Martha Henry : Family, Net Worth, Parents, Husband, Children, Honors and Cause of Death
Martha Henry was an American-born Canadian stage, film, and television actress know all about her in this article as like her Family, Net Worth, Parents, Husband, Children, Honors and Cause of Death
|Birthdate ( Age)||17 February 1938|
|Place of Birth||Detroit, Michigan, United States|
|Spouse/Partner||Donnelly Rhodes (m. 1962), Douglas Rain|
|Parents||Name not Known|
|Profession||American-Canadian film actress|
|Net Worth||$2 Million|
|Last Update||October 2021|
Martha Henry was an American-born Canadian stage, film, and television actress, perhaps best known for her work at the Stratford Festival in Canada.
Canadian theatre giant and Stratford Festival mainstay Martha Henry has died, the festival confirmed in an email to CBC News. She died from cancer in her Stratford, Ont., home just after midnight, surrounded by her family, festival organizers said.
Early Life and Family
Martha Buhs was born in Detroit, Michigan, to Kathleen and Lloyd Howard Buhs. She grew up in Bloomfield Hills, Michigan, attended the Kingswood School (today Cranbrook Kingswood School), and graduated from the Drama department at Carnegie Institute of Technology before moving to Canada in 1959.
She later adopted the stage surname Henry, the legal surname of her first husband Donnelly Rhodes.She performed at Toronto's Crest Theatre upon her arrival in Canada, and was soon after accepted into the first class at the National Theatre School in Montreal.
Martha Henry Husband
Martha Henry married twice. Firstly she married with Donnelly Rhodes (m. 1962) and the had a Doughter Together named Emma Rain. Martha Henry remarried with Douglas Rain.There is not much in formationa available on social media about her personal life.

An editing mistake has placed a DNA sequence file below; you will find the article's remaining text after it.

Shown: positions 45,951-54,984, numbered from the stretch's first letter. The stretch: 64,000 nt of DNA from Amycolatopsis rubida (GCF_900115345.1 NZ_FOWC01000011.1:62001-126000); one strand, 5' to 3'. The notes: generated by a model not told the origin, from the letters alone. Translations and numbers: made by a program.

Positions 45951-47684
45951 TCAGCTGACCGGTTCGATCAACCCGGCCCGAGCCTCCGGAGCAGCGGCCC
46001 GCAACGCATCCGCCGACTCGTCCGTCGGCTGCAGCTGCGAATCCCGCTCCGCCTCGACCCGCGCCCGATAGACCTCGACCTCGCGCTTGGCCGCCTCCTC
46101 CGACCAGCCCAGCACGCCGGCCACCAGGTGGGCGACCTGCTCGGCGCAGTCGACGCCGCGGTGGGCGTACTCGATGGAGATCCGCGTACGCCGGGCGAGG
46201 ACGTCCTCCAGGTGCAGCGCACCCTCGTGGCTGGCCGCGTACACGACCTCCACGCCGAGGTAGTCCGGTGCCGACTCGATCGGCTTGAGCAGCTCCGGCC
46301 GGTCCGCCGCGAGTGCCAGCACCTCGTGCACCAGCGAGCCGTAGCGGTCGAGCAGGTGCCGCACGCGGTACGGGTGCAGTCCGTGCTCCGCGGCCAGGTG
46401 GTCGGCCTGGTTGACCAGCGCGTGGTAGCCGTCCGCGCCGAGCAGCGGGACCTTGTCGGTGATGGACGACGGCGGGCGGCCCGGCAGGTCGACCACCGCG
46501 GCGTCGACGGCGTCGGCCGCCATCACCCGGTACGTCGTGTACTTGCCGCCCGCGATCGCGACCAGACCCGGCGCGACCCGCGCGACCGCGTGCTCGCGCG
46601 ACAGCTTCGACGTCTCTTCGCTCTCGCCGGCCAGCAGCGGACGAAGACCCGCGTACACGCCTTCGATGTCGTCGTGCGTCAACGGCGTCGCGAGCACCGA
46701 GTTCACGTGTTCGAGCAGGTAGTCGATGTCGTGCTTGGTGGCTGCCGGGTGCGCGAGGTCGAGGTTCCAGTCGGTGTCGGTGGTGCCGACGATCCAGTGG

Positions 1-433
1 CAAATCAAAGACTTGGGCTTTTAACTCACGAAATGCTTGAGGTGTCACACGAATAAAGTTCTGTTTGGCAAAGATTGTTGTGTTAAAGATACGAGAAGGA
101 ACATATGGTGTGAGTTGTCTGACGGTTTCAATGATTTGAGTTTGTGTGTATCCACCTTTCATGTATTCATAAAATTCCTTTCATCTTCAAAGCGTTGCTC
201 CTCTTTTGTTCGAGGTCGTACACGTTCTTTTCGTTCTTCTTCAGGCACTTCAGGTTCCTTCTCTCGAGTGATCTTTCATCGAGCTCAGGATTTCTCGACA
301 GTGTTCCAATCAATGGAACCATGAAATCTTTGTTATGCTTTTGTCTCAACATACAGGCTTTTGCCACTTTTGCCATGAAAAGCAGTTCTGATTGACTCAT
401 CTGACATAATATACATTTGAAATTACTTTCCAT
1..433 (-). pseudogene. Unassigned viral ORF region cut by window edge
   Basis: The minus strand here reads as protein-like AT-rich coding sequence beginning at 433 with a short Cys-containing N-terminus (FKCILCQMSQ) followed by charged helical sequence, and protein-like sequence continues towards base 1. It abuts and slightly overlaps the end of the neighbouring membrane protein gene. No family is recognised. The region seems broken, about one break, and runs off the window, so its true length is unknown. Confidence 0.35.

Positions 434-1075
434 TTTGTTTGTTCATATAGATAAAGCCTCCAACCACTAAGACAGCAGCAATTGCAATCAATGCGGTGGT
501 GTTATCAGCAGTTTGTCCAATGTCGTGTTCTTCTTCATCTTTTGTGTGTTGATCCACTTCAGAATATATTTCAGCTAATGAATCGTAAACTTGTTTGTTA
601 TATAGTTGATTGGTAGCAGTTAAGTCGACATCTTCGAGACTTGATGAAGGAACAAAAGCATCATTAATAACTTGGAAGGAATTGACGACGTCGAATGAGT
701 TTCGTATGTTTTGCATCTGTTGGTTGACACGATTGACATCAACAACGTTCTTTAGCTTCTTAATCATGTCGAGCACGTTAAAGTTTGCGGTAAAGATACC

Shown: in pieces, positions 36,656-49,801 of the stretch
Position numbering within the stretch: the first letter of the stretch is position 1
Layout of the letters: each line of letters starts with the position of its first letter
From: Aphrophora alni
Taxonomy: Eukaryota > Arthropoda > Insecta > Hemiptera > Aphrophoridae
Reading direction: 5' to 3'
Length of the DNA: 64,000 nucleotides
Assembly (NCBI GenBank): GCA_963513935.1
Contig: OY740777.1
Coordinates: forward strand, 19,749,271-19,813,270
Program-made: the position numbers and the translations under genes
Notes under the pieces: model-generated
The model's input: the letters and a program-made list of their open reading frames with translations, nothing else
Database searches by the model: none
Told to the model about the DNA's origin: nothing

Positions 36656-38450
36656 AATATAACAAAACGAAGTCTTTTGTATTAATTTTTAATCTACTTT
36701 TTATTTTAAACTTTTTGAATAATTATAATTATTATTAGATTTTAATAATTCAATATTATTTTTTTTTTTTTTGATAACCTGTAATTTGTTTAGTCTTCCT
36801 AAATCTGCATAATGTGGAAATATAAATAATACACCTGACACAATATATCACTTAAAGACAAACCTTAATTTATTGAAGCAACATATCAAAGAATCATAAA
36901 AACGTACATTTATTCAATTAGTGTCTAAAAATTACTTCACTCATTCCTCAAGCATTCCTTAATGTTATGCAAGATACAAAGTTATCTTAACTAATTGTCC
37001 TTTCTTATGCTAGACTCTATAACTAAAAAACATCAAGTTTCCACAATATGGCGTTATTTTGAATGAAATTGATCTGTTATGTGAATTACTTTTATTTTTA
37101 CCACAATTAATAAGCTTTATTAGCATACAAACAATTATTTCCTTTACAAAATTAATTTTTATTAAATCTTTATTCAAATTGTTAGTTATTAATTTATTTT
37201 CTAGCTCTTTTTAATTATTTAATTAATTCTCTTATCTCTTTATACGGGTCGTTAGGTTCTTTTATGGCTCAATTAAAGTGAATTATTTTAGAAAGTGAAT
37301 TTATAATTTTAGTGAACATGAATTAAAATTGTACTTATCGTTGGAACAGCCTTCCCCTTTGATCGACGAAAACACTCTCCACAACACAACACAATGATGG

Martha Henry Net Worth
Martha Henry was an American-born Canadian stage, film, and television actress has an estimated Net Worth around $2 Million in 2021.
During Henry's first season at the Stratford Festival in 1962, she played Miranda to William Hutt's first Prospero in The Tempest, and Lady Macduff in Macbeth. Between the 1962 and 1980 seasons, she played leading roles in 40 productions, and made her directing debut in 1980. Some of her roles during this time included Viola in Twelfth Night (1966), Cordelia in King Lear (1967), Titania in A Midsummer Night's Dream (1968), Desdemona in Othello (1973), Isabella in Measure for Measure (1975-1976), Olga in Three Sisters (1976), Lady Anne in Richard III (1977), and Paulina in The Winter's Tale (1978).During brief periods away from Stratford, Henry performed elsewhere in Canada and abroad, including Manitoba Theatre Centre, Shaw Festival, Broadway, New York's Lincoln Centre, and London's West End.
After 1980, Henry performed and directed at major arts venues across North America, including Tarragon Theatre, Theatre Plus, Globe Theatre, the National Arts Centre, Roy Thompson Hall, Citadel Theatre, Theatre Calgary, Manitoba Theatre Centre, and Carnegie Mellon University.
She was Artistic Director at the Grand Theatre in London, Ontario from 1988 to 1995, during which time she programmed a wide variety of contemporary works, including newer plays such as Oleanna by David Mamet, The Rez Sisters by Tomson Highway, and The Stillborn Lover by Timothy Findley.
Her return to the Stratford stage in 1994 as Mary Tyrone in Long Day's Journey Into Night was widely acclaimed, and the production was remounted for the 1995 season.A filmed version of the production earned her a 1996 Genie Award.
In 2021, during the COVID-19 pandemic, Henry played the role of "A" in Three Tall Women by Edward Albee at Stratford's Studio Theatre. In his review of the production, J. Kelly Nestruck of the Globe and Mail said "Henry’s performance is a reminder of how much more daringly theatrical her generation of stage actors – she’s now in her 80s – can be".
Henry was made an officer of the Order of Canada in 1981, and promoted to companion in 1990.She was made a member of the Order of Ontario in 1994. Henry received a Governor General's Performing Arts Award for her lifetime contribution to Canadian theatre in 1996.As a recipient of the Order of Canada, she has been awarded the 125th Anniversary of the Confederation of Canada Medal in 1992, the Canadian version of the Queen Elizabeth II Golden Jubilee Medal in 2002, and the Canadian version of the Queen Elizabeth II Diamond Jubilee Medal in 2012.